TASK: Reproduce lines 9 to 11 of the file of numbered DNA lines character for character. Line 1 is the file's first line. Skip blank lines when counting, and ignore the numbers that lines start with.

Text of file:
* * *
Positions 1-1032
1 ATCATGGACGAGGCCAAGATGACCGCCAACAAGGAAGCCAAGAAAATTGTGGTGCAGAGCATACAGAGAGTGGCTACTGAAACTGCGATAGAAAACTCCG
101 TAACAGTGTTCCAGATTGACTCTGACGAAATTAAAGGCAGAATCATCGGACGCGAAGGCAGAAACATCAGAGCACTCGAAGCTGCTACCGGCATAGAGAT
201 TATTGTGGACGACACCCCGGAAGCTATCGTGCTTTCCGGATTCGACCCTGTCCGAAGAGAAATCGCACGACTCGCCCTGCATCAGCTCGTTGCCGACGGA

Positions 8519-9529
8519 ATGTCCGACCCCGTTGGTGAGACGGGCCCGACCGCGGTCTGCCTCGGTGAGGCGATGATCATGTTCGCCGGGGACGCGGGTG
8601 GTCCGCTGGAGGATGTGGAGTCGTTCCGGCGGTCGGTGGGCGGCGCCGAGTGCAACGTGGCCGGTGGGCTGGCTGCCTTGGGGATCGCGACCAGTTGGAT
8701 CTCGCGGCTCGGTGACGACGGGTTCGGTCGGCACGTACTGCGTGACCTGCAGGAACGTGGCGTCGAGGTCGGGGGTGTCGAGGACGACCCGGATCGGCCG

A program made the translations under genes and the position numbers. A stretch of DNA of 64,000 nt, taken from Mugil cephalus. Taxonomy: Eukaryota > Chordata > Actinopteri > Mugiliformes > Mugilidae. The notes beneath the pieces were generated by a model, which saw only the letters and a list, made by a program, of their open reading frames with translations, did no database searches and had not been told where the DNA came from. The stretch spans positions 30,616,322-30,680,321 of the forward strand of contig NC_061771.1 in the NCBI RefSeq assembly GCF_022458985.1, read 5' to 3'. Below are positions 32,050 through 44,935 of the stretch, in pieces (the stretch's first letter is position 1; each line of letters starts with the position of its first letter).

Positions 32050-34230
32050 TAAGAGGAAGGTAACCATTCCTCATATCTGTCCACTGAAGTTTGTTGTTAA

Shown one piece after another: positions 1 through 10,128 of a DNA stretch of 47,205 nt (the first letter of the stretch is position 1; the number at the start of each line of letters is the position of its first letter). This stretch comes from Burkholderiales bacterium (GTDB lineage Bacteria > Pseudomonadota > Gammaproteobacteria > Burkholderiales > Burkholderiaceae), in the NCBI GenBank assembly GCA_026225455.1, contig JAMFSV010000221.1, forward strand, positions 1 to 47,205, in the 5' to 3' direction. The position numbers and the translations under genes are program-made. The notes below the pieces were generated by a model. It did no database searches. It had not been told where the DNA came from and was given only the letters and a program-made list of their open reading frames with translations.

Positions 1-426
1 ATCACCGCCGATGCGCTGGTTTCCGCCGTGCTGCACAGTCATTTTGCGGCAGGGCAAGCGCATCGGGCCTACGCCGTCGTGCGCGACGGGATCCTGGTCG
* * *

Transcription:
A program made the translations under genes and the position numbers. A stretch of DNA of 64,000 nt, taken from Mugil cephalus. Taxonomy: Eukaryota > Chordata > Actinopteri > Mugiliformes > Mugilidae. The notes beneath the pieces were generated by a model, which saw only the letters and a list, made by a program, of their open reading frames with translations, did no database searches and had not been told where the DNA came from. The stretch spans positions 30,616,322-30,680,321 of the forward strand of contig NC_061771.1 in the NCBI RefSeq assembly GCF_022458985.1, read 5' to 3'. Below are positions 32,050 through 44,935 of the stretch, in pieces (the stretch's first letter is position 1; each line of letters starts with the position of its first letter).

Positions 32050-34230
32050 TAAGAGGAAGGTAACCATTCCTCATATCTGTCCACTGAAGTTTGTTGTTAA